Success instead of setbacks in 8 steps


Humans are creatures of habit, and that’s terrible. Because nothing is harder than changing habits. Anyone who has tried knows how often you fail. Psychologists estimate that only 8 percent of people who strive for change in themselves achieve it after a year.

With this number in your head, you would like to give up immediately: It doesn’t matter if you have made less stress, and more time for the family. Lose weight, exercise more, less chaos, or limit digital sensory overload. Only an eight percent success rate? Oh come on, demotivated, I sink onto the sofa and do what I always do. Or would you rather not give up? Psychology knows many tips that demonstrably increase the probability of success. I have summarized them into 8 steps that help me enormously. Here is the overview:

Step 1 in changing habits: analyze failures, improve chances of success

Apparently, almost everyone who wants to change habits has to accept setbacks. Once you are aware of this, you can swing onto the road to success. I experienced this myself when I was trying to learn to jog. For years I thought I would never make it. But if you change your strategy with every new attempt, you’ll eventually succeed.

Because: From an analysis of failure you can learn how to do it better next time. Every setback needs to be evaluated so that you don’t get stuck at the same hurdle the next time you try. That increases the chances. The psychologist and head of the IFT health promotion, Christoph Kröger, stated on the subject of smoking cessation: “The chance of success increases with the number of attempts.”

Not giving up, trying again and again, will eventually bring you to your goal of permanently changing one or more habits. Or, as my favorite quote puts it: “Opportunities are like buses, there’s always another one coming.” (Richard Branson, founder of the record label Virgin).

Step 2: Understand habits

In order to be able to change your strategy with each attempt, you must first understand what a habit is and how it works.

The human brain is designed to use automated action patterns whenever possible. We need a coffee mug, so without a second thought we reach into the kitchen cupboard where it always stands. We only become aware of such a routine when it doesn’t work – for example, because Sohnemann sorted the cups incorrectly after washing the dishes.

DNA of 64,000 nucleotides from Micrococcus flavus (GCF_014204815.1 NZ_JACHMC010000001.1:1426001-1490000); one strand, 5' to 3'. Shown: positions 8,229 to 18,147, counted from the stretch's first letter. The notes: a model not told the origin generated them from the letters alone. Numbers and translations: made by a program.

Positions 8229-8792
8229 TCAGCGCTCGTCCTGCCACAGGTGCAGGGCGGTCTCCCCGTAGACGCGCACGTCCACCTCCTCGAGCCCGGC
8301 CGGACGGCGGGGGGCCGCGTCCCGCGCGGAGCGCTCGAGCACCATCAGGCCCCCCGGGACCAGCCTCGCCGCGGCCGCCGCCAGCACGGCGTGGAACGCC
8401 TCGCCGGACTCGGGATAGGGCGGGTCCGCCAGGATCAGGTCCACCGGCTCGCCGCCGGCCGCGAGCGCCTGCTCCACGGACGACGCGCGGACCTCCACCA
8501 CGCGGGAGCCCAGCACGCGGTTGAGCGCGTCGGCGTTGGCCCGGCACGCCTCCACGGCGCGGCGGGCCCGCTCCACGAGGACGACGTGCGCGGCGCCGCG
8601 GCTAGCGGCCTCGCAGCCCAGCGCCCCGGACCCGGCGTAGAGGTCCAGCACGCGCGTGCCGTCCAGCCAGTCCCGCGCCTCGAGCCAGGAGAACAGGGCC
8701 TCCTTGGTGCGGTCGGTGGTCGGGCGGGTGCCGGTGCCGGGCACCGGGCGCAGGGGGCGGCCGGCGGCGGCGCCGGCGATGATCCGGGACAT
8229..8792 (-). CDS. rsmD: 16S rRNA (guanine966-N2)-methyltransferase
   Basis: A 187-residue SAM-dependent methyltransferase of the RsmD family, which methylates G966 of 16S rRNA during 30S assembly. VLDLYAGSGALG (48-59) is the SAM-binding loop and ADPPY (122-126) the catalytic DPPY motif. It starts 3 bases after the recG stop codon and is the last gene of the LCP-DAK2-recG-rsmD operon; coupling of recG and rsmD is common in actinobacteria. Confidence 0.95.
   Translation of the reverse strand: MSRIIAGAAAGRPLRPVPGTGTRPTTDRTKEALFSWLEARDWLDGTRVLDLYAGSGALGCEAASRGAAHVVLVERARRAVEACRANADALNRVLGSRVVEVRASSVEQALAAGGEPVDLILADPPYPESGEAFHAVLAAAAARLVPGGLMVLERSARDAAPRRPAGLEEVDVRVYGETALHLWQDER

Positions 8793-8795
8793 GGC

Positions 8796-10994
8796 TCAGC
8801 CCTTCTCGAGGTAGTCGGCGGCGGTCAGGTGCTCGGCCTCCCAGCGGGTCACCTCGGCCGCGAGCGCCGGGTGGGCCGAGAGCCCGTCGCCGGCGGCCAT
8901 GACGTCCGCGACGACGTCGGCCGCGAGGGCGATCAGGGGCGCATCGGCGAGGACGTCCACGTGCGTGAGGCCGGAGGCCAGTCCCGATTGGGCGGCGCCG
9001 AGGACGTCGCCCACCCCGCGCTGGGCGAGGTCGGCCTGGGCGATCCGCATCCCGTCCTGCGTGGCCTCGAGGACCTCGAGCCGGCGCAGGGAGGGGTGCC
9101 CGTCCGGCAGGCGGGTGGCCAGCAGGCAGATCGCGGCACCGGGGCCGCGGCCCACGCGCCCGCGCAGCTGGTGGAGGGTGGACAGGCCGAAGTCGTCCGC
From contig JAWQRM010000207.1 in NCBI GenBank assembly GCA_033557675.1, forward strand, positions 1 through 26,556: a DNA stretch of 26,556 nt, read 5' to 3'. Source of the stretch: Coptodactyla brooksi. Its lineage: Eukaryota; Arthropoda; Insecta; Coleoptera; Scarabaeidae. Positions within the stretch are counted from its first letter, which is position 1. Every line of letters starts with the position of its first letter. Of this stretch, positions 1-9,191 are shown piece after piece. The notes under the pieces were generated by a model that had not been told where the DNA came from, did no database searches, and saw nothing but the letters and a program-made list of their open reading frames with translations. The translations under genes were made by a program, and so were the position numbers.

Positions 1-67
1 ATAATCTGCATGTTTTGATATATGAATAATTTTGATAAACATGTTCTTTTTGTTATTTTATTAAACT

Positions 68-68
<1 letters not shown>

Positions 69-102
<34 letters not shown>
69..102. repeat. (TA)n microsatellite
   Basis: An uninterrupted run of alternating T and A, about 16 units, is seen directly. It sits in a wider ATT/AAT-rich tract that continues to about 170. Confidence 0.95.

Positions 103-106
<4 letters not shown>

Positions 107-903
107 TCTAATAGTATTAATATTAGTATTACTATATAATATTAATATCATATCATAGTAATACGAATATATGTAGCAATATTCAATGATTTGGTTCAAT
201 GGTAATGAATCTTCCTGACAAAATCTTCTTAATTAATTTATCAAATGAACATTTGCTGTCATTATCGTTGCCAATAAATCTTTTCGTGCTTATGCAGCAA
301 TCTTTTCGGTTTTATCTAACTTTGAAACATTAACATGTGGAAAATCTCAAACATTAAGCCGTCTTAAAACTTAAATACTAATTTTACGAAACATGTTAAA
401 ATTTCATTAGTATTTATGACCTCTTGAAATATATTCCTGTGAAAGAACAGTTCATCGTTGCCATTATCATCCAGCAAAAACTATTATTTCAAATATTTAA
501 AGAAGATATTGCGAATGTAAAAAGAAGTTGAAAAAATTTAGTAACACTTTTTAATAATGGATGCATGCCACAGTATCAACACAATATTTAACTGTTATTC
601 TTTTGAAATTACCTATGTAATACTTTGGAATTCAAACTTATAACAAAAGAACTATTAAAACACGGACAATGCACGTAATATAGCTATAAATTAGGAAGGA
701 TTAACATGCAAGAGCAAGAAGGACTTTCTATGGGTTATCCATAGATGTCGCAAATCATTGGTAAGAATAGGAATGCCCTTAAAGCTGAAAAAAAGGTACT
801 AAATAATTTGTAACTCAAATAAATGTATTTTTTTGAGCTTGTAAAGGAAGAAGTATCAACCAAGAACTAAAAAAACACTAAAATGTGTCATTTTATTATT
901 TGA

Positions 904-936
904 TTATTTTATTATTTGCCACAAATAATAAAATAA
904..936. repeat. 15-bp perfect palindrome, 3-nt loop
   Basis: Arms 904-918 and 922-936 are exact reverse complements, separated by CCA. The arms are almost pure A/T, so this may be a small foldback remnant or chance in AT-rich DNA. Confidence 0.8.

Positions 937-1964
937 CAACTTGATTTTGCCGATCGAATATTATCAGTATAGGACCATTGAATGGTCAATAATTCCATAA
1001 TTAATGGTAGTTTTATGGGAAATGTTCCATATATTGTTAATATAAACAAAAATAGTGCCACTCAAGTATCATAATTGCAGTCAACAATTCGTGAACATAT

Habits save energy, that’s why they’re so persistent

Why does the brain work this way? Quite simply: It saves energy. For example, once rats know their way through a maze, fewer brain areas are active than when they first have to learn the way. The areas that are responsible for complex thought processes and decisions then have a break. Only the basal ganglia have to work, these are nerve nuclei in the brain that store familiar movement patterns.

Habits make it possible for us to cope with everyday life without going crazy. Otherwise, we would have to think about every little thing and constantly question our actions. Nobody could stand that in the long run. Routines and rituals also create familiarity, we feel safe with them. Last but not least, they save time – our brain, which does not have to use any nerve tracts, and our conscious self. For example, sorting e-mails is much faster if you always do it according to the same scheme.

Step 3: Recognize the triggers of an unwelcome habit

The crucial thing about a habit is that it is always triggered by a certain situation and then runs off all by itself, i.e. unconsciously.

Coming home, turning on the computer, lounging in the armchair, and watching a favorite series. It works like sleeping. On the other hand, it is exhausting to stop the habitual program once it has started and go for a jog instead of binge-watching.

Step 4: Find the hidden gain behind a bad habit

This is where the second key point about a habit comes in: it always offers the lazy self a quick win. Even if it’s just momentary convenience. There are, of course, very different types of advantages: In the smoker, after a dose of nicotine, the addiction center is quiet again for a while. Stuffing down half a bar of chocolate will take your mind off the bad day you’re having for ten minutes. Half an hour later you feel miserable – but first, there was a small, quick kick of joy.